Sheriff Stanek told KARE Minnesota has heroin with a high purity rate because the drug comes directly from its source in Mexico and therefore is never diluted from its initial state, and the drug sells off at a higher price with higher purity.

The overdose problem is seen as "an old problem returns," according to the Star Tribune. Ramsey County Sheriff Matt Bostrom told the Star Tribune the drug was a major problem a generation ago. The high purity of the drug makes it easier to overdose, according to the Star Tribune.

Occupy Minnesota is expected to bring hundreds of protesters in downtown Minneapolis Saturday and new rules from the police, according to CBS Local News.

The Minneapolis Police Department has set up cameras at Peavey Plaza and Loring Park, where the protesters are expected to gather, CBS Local News said. A new rule is also established, prohibiting the participants to stay in the park overnight.

"By ordinance, parks close between midnight and 6 a.m., and that will be enforced," Minneapolis park police Sgt. Jason Ohotto told the Star Tribune. Demonstrators will be allowed to put up tents but not sleeping in them, park police told the Star Tribune.

Co-organizer Ben Egerman told CBS Local News that he was "terribly surprised" and "a little bit saddened" for the police to set up cameras for the protest, which is "being protected by the Constitution."

Egerman told the Star Tribune they chose Loring Park and Peavey Plaza for the "flexibility and the opportunity for more people to get involved and more actions to happen."

Occupy Minnesota would resume Saturday at noon at both sites, according to the Star Tribune.

A Minneapolis man admitted to charges for robbing several St. Paul drugstores this year, according to the Star Tribune.

A Forest Lake couple was disappointed when the police officer who shot two wild deer just feet from their house was not pleaded in violation of state law or police procedures, the Star Tribune said.

Jeff and Lee Ann Carpenter lodged a complaint on the four-year officer, whom Forest Lake police refused to name because of Data Privacy Laws, for "his reckless and dangerous cowboy antics," according to the Star Tribune.

According to the Pioneer Press, the Washington County sheriff's office determined that the complaint was "not sustained," a statement from Forest Lake Police Chief Rick Peterson said.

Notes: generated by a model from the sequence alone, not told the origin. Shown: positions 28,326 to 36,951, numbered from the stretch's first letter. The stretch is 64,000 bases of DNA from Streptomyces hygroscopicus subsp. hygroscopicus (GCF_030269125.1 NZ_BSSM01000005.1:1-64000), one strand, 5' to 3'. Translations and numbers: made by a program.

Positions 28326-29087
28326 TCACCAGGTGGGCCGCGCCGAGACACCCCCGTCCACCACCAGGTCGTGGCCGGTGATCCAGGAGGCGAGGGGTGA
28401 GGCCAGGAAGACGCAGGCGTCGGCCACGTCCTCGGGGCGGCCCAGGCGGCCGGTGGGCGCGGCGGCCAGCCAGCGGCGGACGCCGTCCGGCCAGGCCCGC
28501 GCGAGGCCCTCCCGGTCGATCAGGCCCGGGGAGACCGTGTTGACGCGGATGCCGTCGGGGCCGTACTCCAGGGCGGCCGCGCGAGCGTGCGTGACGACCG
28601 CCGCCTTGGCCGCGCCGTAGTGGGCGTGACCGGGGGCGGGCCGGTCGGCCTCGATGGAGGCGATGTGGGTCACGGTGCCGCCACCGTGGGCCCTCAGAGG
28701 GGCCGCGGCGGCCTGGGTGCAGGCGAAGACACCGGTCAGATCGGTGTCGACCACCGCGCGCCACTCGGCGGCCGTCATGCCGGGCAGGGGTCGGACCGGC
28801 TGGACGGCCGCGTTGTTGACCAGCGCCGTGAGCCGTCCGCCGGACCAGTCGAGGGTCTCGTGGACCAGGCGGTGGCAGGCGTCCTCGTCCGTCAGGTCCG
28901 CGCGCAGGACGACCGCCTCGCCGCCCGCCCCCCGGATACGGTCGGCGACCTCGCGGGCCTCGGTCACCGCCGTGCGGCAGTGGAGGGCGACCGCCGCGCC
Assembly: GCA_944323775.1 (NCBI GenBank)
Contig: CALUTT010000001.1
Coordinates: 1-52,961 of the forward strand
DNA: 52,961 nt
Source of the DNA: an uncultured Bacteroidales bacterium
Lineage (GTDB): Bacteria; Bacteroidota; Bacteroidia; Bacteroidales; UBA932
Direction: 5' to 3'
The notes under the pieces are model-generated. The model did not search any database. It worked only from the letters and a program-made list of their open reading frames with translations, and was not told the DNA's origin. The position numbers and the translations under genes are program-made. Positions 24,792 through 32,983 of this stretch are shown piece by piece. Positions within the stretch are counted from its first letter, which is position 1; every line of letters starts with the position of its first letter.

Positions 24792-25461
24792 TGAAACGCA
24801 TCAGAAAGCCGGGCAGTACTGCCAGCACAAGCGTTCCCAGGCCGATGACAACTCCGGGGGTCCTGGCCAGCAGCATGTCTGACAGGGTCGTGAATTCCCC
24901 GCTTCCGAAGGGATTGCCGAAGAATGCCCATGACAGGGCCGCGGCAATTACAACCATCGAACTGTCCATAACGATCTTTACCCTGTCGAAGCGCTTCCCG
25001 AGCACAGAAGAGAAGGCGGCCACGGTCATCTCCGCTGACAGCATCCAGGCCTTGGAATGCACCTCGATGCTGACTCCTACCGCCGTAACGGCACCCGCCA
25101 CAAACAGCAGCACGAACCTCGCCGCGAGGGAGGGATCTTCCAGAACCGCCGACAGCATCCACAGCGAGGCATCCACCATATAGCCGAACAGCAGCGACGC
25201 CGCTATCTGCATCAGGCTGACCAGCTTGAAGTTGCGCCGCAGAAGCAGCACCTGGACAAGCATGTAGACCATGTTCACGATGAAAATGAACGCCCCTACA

The officer was acting on orders from the Department of Natural Resources, which was granted the right to kill deer that "escape captivity" due to the potential health threat to the public, according to the Pioneer Press.

The Carpenters had been feeding the deer for years but the DPR thought the deer had escaped from a private game farm, the Star Tribune said. The DPR then alerted the police.

According to Carpenter's letter to Peterson, he expressed his fury for "not [being] notified of his presences or his intent which made for a dangerous situation," the Pioneer Press said.

Family dog killed when police chased after sex offender

| No Comments

The Andersons were furious that police opened fire on their dogs, causing one to die, while chasing after a fugitive, FOX 9 News said.

Police claimed that the dogs were approaching them aggressively outside Bobby and Leah Anderson's house as they ran after 42-year-old Roosevelt Montgomery, an escaped Level 3 sex offender, on Friday night, according to FOX 9 News.

Police spokesman Sgt. Steve McCarty told the Star Tribune that a Minneapolis officer was shot on the lower leg during the confrontation. Internal investigation on the cause of the gunshot was being launched, he said.

Montgomery was arrested Saturday afternoon near the border between Minneapolis and Golden Valley, McCarthy told the Star Tribune.

The Andersons showed FOX 9 News the damage in their house while the police searched for Montgomery. Montgomery was Leah Anderson's sister, according to FOX 9 News.

"My dogs didn't bark, didn't charge at them or anything," Bobby Anderson told FOX 9 News.